Albuquerque’s Latin powerhouse group, Baracutanga, opens the show. This septet arranges traditional South American rhythms with such influences as huayn?o, cumbia, Middle Eastern darbuka, Afro-Cuban bata, Afro-Peruvian festejo and Andean zampon?as. Like the Big Takeover, an energetic female voice powers the group. Peruvian songstress Jackie Zamora is the band’s beating heart. Bolivian multi-instrumentalist Kilko Paz (son of famed Bolivian activist Silvia Rivera Cusicanqui) and Ecuadorian multi-instrumentalist Carlos Noboa set the tone musically, aided by an inventive cast on guitars, horns, flutes, accordions, vibes and other percussion. Their debut record, “Importados,” is catchy and diverse.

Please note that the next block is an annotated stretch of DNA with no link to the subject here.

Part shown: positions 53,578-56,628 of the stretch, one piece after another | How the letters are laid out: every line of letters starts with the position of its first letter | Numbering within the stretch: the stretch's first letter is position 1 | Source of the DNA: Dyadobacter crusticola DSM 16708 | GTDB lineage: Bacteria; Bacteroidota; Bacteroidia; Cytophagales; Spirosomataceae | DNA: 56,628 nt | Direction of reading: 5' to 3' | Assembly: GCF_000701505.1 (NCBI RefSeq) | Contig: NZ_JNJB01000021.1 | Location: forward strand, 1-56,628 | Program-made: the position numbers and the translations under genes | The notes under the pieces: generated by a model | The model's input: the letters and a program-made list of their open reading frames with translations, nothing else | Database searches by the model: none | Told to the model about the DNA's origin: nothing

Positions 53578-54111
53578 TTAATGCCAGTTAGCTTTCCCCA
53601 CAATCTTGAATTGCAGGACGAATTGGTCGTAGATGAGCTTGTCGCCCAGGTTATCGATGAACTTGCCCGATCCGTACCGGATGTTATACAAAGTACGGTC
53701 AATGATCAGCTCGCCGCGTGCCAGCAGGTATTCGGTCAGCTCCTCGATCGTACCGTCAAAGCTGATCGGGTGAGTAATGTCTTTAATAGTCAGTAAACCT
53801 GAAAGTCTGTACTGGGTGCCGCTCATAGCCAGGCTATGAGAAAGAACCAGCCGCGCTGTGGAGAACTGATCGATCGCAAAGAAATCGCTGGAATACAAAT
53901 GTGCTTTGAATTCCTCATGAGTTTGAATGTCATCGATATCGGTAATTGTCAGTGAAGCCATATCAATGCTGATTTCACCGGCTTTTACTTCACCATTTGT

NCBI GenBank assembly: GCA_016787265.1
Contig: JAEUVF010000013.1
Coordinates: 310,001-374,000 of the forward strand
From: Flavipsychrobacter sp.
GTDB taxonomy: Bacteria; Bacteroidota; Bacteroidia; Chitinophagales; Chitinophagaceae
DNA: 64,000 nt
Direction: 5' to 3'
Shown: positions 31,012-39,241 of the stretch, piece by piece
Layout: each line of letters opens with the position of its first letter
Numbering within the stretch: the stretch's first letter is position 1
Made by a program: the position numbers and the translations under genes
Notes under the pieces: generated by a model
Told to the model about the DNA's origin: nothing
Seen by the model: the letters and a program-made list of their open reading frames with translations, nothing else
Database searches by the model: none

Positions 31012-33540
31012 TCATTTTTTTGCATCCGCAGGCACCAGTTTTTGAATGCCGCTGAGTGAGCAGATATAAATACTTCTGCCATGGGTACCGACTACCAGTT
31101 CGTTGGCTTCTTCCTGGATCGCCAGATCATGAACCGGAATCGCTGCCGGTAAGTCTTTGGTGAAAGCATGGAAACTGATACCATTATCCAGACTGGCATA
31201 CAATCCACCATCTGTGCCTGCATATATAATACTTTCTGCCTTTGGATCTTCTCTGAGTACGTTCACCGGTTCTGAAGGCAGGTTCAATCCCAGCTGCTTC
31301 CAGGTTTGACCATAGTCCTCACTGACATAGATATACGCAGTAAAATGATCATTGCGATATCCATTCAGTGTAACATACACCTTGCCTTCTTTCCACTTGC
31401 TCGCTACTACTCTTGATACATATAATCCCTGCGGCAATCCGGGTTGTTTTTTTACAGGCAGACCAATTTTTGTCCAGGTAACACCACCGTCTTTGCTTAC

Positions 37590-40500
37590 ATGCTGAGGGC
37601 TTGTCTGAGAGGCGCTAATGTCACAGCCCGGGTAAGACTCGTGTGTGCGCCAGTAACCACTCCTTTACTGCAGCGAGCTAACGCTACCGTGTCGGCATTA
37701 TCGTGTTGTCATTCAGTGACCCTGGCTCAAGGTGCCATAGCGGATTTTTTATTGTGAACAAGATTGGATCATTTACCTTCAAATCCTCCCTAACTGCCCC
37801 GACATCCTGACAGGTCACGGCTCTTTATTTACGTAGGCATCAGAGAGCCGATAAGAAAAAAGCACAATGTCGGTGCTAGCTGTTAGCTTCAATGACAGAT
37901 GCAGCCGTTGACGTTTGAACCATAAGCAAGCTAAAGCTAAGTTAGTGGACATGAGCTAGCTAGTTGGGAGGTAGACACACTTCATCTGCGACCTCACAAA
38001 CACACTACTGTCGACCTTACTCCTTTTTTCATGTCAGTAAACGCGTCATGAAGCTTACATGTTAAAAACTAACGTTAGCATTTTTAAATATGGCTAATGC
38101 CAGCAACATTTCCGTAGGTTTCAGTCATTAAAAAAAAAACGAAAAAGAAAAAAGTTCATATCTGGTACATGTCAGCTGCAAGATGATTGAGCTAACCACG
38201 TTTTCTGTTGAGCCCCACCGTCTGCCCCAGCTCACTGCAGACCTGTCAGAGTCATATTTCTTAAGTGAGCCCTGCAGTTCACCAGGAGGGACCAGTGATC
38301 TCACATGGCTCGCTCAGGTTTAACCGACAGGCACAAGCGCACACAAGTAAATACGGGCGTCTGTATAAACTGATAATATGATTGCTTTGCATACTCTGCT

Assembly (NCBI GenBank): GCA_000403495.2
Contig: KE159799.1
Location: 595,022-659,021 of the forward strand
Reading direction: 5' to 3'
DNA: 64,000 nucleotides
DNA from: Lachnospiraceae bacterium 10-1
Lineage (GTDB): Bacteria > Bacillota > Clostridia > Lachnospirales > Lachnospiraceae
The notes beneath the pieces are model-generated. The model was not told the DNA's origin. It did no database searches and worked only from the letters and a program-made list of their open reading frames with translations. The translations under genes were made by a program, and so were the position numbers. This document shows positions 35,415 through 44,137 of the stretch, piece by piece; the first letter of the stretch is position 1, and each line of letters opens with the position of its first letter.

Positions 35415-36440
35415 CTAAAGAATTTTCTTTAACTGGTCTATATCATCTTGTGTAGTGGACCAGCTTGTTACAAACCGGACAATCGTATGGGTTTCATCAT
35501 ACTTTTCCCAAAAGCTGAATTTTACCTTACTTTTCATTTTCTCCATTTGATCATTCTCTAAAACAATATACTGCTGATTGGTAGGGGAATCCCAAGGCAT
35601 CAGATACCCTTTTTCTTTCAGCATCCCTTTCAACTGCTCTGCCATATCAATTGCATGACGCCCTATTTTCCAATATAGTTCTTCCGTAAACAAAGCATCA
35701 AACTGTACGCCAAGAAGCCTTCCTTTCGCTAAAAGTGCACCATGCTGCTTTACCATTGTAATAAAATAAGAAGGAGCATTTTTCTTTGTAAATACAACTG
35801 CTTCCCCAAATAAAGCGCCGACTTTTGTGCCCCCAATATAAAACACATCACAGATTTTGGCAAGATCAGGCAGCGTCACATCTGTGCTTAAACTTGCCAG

The Community Concert Hall produces a rare summer show when the Wailin’ Jennys return at 7:30 p.m. Tuesday. Nicky Mehta, Ruth Moody and Heather Masse form the trio that sings classic folk music with three-part harmonies and good, old-fashioned melody. Their most recent album, “Fifteen,” was released last October and included an absolutely stunning version of Tom Petty’s “Wildflowers.” We got our advance copy in radioland before Petty’s shocking death, and the Jennys’ rendition helped us eulogize the rock & roll legend. The song was a timely reminder of both the beauty of music and the fragility of life. Not that they’re a one trick pony; the Jennys have been swinging for the fences since 2004.